In Indi’s words, “Furry helped a lot by being a place where the answers to basic questions of identity (species, gender) are almost always fill-in-the-blank.” Some of the best things that furry has to offer is that these things which mean the most to someone working on their own identity are taken at their word. For example, from the point of view of an FtM person — someone transitioning from female to male — to say, “This is what I am, and that’s all that you need to know,” is huge. The validation that one gains for being taken as and interacted with as what they say they are is no small thing.
Indi writes, “At its best, furry treats identity as consensual and fluid; you are what you say you are, and what you say you are may change and evolve in the future, temporarily or permanently.”
Although there are many ways in which this can take place, the act of creating one’s own character, the means by which they interact with the rest of the subculture, is something that furry excels at. “Anthropomorphic forms also provide a rich toolkit of options for bodily self-expression,” writes Indi, “With countless species, real and imaginary, and a mix-and-match approach to species signifiers and primary/secondary sexual characteristics. All this allowed me to keep tweaking, trying different ways of being me until I found the one that felt the most comfortable and accurate.”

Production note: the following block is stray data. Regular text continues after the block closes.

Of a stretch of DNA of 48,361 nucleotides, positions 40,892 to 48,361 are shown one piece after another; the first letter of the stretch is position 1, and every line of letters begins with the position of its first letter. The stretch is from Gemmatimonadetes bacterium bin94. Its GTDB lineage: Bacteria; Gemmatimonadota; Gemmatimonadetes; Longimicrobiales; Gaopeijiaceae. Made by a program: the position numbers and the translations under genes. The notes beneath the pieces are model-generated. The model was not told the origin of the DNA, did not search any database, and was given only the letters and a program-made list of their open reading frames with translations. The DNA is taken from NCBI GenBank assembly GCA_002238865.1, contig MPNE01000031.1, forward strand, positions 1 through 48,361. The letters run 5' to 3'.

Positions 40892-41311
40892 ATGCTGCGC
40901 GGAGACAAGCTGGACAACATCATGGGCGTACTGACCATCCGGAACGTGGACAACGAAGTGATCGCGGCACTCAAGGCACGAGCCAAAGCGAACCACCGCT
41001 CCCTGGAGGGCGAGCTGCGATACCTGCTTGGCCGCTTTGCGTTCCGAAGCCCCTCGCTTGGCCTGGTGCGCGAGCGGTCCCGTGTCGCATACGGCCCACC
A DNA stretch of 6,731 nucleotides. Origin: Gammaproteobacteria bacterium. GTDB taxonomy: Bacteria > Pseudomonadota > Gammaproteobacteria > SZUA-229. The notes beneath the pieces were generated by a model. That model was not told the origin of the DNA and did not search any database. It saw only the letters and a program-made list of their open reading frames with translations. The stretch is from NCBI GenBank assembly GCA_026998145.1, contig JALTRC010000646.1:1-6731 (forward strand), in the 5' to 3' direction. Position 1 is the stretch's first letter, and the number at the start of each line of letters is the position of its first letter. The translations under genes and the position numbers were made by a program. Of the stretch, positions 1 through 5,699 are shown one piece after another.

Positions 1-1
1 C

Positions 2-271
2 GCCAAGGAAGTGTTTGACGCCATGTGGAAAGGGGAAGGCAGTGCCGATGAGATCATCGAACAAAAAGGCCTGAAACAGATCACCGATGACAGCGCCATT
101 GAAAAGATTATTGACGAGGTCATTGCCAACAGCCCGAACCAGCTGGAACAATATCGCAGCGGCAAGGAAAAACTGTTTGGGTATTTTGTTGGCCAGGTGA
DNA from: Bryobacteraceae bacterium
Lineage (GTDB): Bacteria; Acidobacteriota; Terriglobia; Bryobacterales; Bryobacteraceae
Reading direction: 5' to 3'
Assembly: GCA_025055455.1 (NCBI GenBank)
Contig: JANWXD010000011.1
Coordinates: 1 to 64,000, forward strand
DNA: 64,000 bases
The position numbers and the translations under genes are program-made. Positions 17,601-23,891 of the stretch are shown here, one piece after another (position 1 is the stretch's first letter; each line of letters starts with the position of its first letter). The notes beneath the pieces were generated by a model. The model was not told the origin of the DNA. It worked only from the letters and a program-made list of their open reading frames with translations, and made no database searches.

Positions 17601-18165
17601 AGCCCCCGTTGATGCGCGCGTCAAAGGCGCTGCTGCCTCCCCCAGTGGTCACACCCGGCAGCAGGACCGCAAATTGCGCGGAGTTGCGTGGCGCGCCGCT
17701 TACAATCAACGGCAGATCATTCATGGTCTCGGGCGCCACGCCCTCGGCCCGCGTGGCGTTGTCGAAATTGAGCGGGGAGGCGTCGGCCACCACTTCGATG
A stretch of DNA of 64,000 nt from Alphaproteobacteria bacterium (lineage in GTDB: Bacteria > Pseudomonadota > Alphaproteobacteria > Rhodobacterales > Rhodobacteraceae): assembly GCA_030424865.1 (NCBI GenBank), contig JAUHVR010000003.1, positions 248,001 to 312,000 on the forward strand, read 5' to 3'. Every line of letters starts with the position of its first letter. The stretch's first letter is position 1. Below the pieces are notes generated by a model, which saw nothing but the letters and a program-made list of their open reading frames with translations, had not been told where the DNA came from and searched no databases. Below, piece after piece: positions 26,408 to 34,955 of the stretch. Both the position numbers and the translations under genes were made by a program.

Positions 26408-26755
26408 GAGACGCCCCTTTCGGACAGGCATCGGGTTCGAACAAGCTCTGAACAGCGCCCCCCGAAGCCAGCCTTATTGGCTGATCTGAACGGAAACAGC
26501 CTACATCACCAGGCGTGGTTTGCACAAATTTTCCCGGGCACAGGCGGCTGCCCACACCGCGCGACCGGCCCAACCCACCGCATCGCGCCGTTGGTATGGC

That said, furry isn’t the haven it might seem to be for someone exploring something as complex as gender.
Indi explains: “In furry chat venues, a common expectation is that sex will happen or at least be discussed, which means many choices about presentation and identity are interpreted in sexual terms.” It’s easy to see the ways in which this could interact with gender, given the complex interactions between sexuality and gender. “The “what do you have in your pants” question, the archetypal inappropriate question for trans folks, is almost always on the table.”